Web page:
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Birth of fertile bimaternal offspring following intracytoplasmic injection of parthenogenetic haploid embryonic stem cells

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Normal mammalian development requires participation of both maternal and paternal genomes because of the existence of genomic imprinting, whereas the gynogenetic and androgenetic embryos die shortly after implantation1,2,3. Generation of gynogenetic bimaternal mice containing two sets of maternal genomes was achieved using non-growing oocytes with imprinting modifications4; however, the approach was technically challenging and impractical for further applications. Recently, we and others have derived mammalian androgenetic and parthenogenetic haploid embryonic stem cells (ahESCs and phESCs), and showed that ahESCs can replace gametes to produce offspring5,6,7, which provided alternative resources for reproduction6,7. Here we report that after proper imprinting modifications, the mouse phESCs can efficiently produce viable fertile offspring upon intracytoplasmic injection into MII oocytes. We thus establish a novel strategy of generating bimaternal mammals, which is valuable to uncover the function of genomic imprinting, and to improve assisted reproduction in diverse mammalian species.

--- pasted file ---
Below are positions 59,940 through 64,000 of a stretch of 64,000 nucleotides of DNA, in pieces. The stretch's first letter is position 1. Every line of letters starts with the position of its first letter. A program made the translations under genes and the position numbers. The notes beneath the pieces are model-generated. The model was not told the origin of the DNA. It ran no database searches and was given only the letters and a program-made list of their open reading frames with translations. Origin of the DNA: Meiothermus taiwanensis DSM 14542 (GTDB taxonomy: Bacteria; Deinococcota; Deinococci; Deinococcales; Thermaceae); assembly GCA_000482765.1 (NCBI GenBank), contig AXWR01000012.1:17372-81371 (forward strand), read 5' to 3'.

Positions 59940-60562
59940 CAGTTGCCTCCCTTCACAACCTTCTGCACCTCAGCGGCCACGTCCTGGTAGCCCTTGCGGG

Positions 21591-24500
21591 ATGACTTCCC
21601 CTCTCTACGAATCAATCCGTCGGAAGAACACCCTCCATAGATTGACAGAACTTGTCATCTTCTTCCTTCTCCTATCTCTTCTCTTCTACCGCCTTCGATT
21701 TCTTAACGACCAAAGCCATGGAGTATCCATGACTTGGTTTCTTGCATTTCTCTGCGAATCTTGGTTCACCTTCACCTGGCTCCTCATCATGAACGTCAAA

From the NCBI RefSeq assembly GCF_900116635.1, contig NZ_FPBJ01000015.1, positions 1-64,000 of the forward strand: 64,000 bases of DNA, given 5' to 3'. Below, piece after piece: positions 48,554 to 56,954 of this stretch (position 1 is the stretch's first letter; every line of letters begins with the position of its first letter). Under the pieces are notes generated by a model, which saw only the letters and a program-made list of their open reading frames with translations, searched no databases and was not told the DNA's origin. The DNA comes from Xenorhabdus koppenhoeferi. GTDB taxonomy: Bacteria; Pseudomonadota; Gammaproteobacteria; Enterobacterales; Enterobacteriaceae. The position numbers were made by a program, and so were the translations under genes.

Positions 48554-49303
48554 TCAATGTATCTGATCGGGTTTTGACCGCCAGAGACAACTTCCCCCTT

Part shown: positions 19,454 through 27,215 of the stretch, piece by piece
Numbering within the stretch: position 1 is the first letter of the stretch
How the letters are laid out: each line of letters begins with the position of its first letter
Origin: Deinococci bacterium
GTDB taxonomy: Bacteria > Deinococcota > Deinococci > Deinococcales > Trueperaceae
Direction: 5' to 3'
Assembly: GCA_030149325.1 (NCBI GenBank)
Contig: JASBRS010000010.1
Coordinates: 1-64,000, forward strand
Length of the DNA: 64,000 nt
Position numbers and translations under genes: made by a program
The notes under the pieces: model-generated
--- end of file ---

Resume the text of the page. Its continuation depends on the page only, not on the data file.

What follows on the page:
Since our previous study showed that the MII oocyte-derived phESCs lost maternal imprinting in differentially methylated regions (DMRs) during culture8, we hypothesized that bimaternal embryos generated by injecting the haploid phESCs into MII oocytes would have improved developmental potential compared with parthenogenetic embryos, which is known to die before embryonic day 9.5 (E9.5). To investigate the potential of phESCs to produce bimaternal mice, we first established phESC lines from mouse haploid parthenogenetic blastocysts carrying a constitutively expressed green fluorescent protein (Gfp) gene (Supplementary information, Figure S1A). The haploidy of phESC lines could be maintained by fluorescence-activated cell sorting (FACS)-based purification every 4-6 passages (Supplementary information, Figure S1B-S1D). The phESC lines expressed typical pluripotency marker genes (Supplementary information, Figure S1E), formed teratomas containing all three germ layers (Supplementary information, Figure S1F), and produced chimeric mice (Supplementary information, Figure S1G), indicating that they were pluripotent. Consistent with our hypothesis, the phESC-derived bimaternal embryos could develop beyond E10.5, but none developed beyond E13.5 (Supplementary information, Table S1A). One live E13.5 phESC-derived bimaternal fetus was generated (Figure 1A and Supplementary information, Figure S1H). The reduced representation bisulfite sequencing (RRBS) analysis revealed that the maternally methylated DMRs showed similar methylation levels between wild-type (WT) embryos and the phESC-derived bimaternal embryo, but all 3 paternally methylated DMRs (H19-, IG- and Rasgrf1-DMRs) were significantly hypomethylated in the bimaternal embryo compared with WT embryos (Figure 1B). Consistently, transcriptome analysis showed that only 8 of all imprinted genes had more than 2-fold difference of expression levels, including the upregulation of maternally expressed H19 and Rian, and the downregulation of paternally expressed Igf2 and Igf2as in the bimaternal embryo; although the expression level of Rasgrf1 was very low at E13.5, it was also downregulated in the bimaternal embryo (Figure 1C and 1D). The global gene expression profiles exhibited high correlation (R2 = 0.94) between the bimaternal embryo and WT control (Figure 1C). These results suggest that the aberrant expression of imprinted genes within the 3 paternally methylated imprinted clusters, H19-Igf2, Dlk1-Dio3 and Rasgrf1, likely contributed to the developmental defects of phESC-derived bimaternal embryos.